I'd been in Tokyo for a week last fall, working on this article. It's a vast city, greatly beguiling, and the more fascinating the further you get from the center. Even though it had to be completely rebuilt after the last war, it's kept the old intimate, almost claustrophobic neighborhoods, full of clustered cafes, courtyards, market stalls and alleyways, garish pinball parlors next to jewel-like temple gardens. In Japan, the line between the sacred and profane is pleasingly vague.
But I wanted to see more of the country and decided to head south-west. At Tokyo central station I was first on board the bullet train (as no one ever calls it; it's the shinkansen , or super-express). In a country where the trains always run on time, nobody wastes the days of their lives hanging round railway stations in forlorn queues, like in London. One minute before we were due to leave, the top deck filled, and the passengers went to sleep. Out like lights, the lot of them. Japanese people always nap while they're traveling. On underground trains you see people who can sleep standing up.
On the lower deck there was a gleaming cafeteria selling food of a type which you might actually want to eat. There were also rows of private cabins. Status means everything in Japan, and these were carefully graded: four-seaters, doubles and individual thrones for the man who is so important that no other human being has sufficient prestige to sit with him. We left the station five seconds late, but perhaps my watch was fast.
Real travel writers are welcomed to their rickety old trains with live chickens in the luggage racks and stoves in the toilets. On the shinkansen , the track is so smooth that the only way you can tell you're moving is by the blur past the window. Uniformed young women pass down the train with drinks and food, some of it wrapped in colorful parcels like Christmas presents, hoping to catch the eye of someone who's woken up hungry.
As they enter each carriage, they bow to the passengers. The average Japanese person must bow a thousand times a day. You bow when you buy something. You bow when you sell something. Old ladies bow to the driver when they show him their bus pass. This makes it easy for a foreigner to cope with new social situations. When in doubt, bow. After a week in Japan you feel like a marionette with a caffeine problem.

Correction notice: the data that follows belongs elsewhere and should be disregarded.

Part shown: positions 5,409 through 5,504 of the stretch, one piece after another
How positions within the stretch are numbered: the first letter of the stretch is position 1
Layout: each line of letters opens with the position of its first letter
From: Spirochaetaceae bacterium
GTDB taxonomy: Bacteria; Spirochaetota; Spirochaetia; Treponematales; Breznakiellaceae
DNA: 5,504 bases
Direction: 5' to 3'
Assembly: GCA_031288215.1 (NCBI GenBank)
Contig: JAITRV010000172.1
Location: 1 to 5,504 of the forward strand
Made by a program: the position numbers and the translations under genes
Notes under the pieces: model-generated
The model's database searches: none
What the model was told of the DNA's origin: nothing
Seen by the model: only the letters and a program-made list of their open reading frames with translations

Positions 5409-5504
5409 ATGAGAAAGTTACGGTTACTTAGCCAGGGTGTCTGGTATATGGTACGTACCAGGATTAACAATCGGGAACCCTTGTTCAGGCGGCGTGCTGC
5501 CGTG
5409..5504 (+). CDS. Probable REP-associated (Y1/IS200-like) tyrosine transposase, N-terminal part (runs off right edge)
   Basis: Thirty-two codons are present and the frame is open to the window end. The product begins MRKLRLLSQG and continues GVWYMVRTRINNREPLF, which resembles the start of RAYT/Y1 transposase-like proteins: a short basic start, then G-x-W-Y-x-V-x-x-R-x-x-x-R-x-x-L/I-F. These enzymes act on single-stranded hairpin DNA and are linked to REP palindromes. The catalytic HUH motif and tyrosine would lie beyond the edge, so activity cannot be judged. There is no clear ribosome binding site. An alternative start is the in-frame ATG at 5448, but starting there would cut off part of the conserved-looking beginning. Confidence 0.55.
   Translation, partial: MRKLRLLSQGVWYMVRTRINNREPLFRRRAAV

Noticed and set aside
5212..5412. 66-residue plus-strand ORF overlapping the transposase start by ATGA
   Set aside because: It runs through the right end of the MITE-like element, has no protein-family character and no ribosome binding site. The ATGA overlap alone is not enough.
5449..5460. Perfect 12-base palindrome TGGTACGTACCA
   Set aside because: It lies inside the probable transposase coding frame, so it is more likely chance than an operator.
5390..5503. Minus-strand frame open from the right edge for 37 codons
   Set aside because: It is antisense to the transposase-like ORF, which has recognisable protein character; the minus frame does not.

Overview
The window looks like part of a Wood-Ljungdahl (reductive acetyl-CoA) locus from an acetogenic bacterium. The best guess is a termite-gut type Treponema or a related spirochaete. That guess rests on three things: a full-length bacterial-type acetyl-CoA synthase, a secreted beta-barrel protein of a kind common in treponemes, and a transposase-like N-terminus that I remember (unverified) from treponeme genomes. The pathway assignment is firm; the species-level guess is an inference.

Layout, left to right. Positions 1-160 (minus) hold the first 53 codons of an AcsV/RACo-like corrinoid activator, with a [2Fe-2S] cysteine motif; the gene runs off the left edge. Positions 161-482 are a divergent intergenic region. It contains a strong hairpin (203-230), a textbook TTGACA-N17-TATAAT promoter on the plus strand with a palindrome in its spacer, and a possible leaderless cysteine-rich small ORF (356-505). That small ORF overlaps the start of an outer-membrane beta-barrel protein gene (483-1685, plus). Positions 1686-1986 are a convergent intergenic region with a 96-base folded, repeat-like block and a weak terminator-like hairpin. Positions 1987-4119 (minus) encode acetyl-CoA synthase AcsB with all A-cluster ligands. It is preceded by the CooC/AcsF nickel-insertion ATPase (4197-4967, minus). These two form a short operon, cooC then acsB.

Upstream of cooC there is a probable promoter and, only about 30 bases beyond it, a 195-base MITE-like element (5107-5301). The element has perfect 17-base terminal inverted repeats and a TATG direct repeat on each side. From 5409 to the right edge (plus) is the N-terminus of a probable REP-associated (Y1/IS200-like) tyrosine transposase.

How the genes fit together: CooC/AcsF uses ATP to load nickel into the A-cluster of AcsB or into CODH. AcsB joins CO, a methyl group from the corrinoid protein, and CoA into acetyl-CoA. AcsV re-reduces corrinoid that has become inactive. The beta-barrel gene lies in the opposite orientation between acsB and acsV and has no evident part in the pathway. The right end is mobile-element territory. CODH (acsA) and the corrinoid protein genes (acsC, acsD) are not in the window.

At 20 minutes out we'd reached 140 m.p.h. At 75 miles we passed a clump of trees and I assumed we'd hit the outskirts of Tokyo. I was wrong. There are no outskirts of Tokyo. The Pacific coast of Japan, a narrow strip between sea and mountains, is the world's longest built-up area. There are houses, factories, office blocks, shops and, very occasionally, a paddy field. At night it is a parade of neon flashing endlessly past.
Mt. Fuji appeared on our right. Fuji seems to be visible from almost everywhere in Japan. Its summit was pink and gold in the sun, and its lower slopes were invisible through the soupy air--a lovely, shimmering image largely created by air pollution.
We pulled out of Nagoya a minute behind time. I wondered what catastrophe had caused this. In the last century, at least one railway official committed suicide when he allowed the Imperial train to run two minutes late. We made the 60 seconds up by Kyoto, so our driver was spared this fate.
Kyoto was the capital of Japan until 1868. The French writer Roland Barthes called Japan "the empire of the signs." By this he meant symbols, but the signs are pretty good, too. Kyoto is ravishing. The autumn leaves had turned scarlet, crimson and gold. They were very Japanese leaves--filigreed maple and oak, unlike the fleshier foliage in the United States. The city is full of astonishing temples, castles and palaces, monstrous but hidden. You cannot believe so splendid a pile could be tucked away behind that bicycle shop or grocery, but it is.
If you think Japanese tourists abroad are regimented, you should see them at home. Each vast group marches behind the colored banner of its tour leader, and the parties crisscross each other like the troops in some hopelessly disorganized army. Now and again, the group snaps into ranks to be photographed.
The authorities live in terror that visitors might not appreciate every single detail of what is in front of them. The Ryoanji Garden, for instance, is a smoothly raked patch of gravel with just 15 rocks in it. This is regarded as a Zen masterpiece, the principle of formal simplicity carried to its extreme. You could sit there for hours and contemplate your oneness with the universe if it weren't for the loudspeakers blaring about what an ideal place it is to contemplate your oneness with the universe.